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Three More Principles of International Trade

Summary:
Here’s the fourth and final installment in my series, at AIER, titled “Twelve Principles of International Trade.” A slice: 10. Because wages reflect worker productivity, workers and firms in low-wage countries do not have an “unfair” advantage over workers in high-wage countries. Contrary to popular mythology, high wages earned by workers in countries such as the US do not put them at a competitive disadvantage relative to workers and firms in low-wage countries, such as Vietnam. The reason is that, in markets, wages reflect worker productivity. The higher is a worker’s productivity, the higher is that worker’s wage. It follows that low-wage workers are paid as poorly as they are because they are not very productive. (If the low wages in some country are the result of that country not

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Here’s the fourth and final installment in my series, at AIER, titled “Twelve Principles of International Trade.” A slice:

10. Because wages reflect worker productivity, workers and firms in low-wage countries do not have an “unfair” advantage over workers in high-wage countries.

Contrary to popular mythology, high wages earned by workers in countries such as the US do not put them at a competitive disadvantage relative to workers and firms in low-wage countries, such as Vietnam. The reason is that, in markets, wages reflect worker productivity. The higher is a worker’s productivity, the higher is that worker’s wage. It follows that low-wage workers are paid as poorly as they are because they are not very productive. (If the low wages in some country are the result of that country not having an adequately functioning market economy, then the inefficiencies in that country are even greater than whatever are the remaining inefficiencies that keep wages low in liberalizing countries.)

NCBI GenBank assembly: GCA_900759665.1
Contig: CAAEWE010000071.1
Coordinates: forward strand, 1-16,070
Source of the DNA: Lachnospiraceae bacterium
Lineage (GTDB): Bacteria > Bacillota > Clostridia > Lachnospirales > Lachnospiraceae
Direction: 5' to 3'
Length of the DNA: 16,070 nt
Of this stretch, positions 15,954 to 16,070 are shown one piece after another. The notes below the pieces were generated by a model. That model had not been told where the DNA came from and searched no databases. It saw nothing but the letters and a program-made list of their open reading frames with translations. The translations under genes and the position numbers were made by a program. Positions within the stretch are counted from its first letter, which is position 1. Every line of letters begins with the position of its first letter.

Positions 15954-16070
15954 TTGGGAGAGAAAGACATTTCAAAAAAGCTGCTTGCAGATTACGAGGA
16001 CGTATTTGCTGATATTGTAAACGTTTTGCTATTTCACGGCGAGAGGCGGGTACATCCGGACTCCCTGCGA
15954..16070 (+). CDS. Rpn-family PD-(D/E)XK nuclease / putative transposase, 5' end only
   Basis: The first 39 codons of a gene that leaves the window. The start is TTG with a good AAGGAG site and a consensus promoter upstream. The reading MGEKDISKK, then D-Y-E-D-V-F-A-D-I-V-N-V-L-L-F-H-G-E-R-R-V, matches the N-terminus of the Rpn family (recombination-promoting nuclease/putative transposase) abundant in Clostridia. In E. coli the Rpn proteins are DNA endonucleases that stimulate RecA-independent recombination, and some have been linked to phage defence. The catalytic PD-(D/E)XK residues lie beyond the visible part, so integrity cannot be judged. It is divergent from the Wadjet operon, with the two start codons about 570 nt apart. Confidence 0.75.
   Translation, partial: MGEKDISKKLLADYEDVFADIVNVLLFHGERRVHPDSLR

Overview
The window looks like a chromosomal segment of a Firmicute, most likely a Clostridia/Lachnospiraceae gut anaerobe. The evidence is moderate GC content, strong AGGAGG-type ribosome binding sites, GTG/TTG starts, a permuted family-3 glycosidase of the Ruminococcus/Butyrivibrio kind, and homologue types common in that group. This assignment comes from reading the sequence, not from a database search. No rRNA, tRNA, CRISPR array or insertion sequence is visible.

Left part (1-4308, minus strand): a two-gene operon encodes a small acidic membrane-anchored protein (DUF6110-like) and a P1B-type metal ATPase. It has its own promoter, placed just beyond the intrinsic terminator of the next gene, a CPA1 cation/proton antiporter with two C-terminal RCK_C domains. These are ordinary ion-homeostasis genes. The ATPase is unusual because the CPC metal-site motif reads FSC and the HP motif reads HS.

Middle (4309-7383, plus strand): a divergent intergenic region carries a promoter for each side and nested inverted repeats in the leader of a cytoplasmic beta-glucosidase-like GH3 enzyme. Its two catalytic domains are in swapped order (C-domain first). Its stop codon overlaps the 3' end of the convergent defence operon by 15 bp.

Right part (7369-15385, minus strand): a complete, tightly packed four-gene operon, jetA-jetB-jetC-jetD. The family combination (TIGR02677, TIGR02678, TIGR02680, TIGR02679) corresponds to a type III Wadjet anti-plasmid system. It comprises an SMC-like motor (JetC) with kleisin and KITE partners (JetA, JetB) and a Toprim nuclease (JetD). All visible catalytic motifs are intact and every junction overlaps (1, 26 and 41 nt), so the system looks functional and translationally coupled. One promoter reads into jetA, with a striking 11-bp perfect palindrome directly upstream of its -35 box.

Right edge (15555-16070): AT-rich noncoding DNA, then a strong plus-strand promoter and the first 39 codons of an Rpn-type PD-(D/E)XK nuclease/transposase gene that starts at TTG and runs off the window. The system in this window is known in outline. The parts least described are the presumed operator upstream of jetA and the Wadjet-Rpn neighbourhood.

The same relationship between worker productivity and pay holds at home. American teenagers, for example, are paid wages much lower than are American workers in their 30s, 40s, and 50s. The reason is that teenagers – having far fewer skills and much less experience than do older workers – are much less productive than are older workers. Teenagers’ lower wages reflect this lower productivity.

Yet no one declares that low-wage teenagers have an unfair competitive advantage over high-wage adults. No one advocates tariffs on goods and services supplied by teenagers lest the untariffed supply of such goods and services drive adults’ wages down to those earned by teens.

For the same correct reason that no one worries about free trade between adults and teens, no one should worry about free trade between high-wage fellow citizens and low-wage foreigners. High wages in the US reflect American workers’ high productivity. And these wages are no more likely to be driven down by free trade with low-wage countries than they are to be driven down by free trade with teenagers.

A more revealing name for “low-wage workers” is “low-productivity workers.” And so when you next encounter the charge that low-wage foreign workers enjoy an advantage over high-wage American workers, replace “low-wage” with “low-productivity,” and “high-wage” with “high-productivity,” to get this bit of silliness: “Low-productivity foreign workers have an advantage over high-productivity American workers.” This rewording clearly reveals why it’s a mistake for people in high-wage countries to fear trade with people in low-wage countries.

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Don Boudreaux
He is a professor of economics at George Mason University in Fairfax, Virginia. Previously, he was president of the Foundation for Economic Education.

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